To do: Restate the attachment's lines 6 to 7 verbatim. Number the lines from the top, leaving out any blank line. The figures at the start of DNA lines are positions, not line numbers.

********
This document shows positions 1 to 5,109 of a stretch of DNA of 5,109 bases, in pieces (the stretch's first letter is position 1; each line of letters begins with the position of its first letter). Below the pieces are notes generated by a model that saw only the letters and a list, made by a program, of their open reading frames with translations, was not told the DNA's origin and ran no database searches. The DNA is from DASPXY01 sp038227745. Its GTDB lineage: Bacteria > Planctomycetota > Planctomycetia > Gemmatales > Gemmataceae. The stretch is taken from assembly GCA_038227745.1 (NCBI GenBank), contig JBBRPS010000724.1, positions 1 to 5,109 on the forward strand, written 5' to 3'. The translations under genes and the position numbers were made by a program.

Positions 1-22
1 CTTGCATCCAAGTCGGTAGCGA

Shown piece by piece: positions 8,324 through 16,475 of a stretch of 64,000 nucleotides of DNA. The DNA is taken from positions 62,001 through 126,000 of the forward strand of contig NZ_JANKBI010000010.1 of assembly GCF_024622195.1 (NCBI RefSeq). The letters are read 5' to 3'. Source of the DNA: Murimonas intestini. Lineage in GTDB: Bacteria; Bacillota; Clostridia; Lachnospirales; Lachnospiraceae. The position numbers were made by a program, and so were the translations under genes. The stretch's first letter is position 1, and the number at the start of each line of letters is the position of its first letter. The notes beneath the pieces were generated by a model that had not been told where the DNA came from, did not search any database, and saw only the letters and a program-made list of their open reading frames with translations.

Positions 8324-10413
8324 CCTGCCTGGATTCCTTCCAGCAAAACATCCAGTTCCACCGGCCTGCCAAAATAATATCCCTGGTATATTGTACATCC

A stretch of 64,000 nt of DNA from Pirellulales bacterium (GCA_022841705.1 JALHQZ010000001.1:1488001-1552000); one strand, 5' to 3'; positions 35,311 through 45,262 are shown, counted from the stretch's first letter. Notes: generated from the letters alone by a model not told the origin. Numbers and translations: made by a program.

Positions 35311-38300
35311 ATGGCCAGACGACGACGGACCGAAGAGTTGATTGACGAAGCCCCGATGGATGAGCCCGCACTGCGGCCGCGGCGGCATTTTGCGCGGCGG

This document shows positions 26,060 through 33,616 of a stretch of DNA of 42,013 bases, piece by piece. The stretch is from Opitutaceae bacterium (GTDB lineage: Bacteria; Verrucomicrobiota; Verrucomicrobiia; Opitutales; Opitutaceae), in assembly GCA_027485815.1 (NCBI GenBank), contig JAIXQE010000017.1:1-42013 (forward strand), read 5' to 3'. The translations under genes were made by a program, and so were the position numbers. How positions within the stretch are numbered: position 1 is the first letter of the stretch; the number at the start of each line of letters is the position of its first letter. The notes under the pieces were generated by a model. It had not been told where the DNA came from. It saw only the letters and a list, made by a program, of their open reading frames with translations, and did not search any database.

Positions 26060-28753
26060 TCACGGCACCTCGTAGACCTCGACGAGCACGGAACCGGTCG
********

8324 CCTGCCTGGATTCCTTCCAGCAAAACATCCAGTTCCACCGGCCTGCCAAAATAATATCCCTGGTATATTGTACATCC

A stretch of 64,000 nt of DNA from Pirellulales bacterium (GCA_022841705.1 JALHQZ010000001.1:1488001-1552000); one strand, 5' to 3'; positions 35,311 through 45,262 are shown, counted from the stretch's first letter. Notes: generated from the letters alone by a model not told the origin. Numbers and translations: made by a program.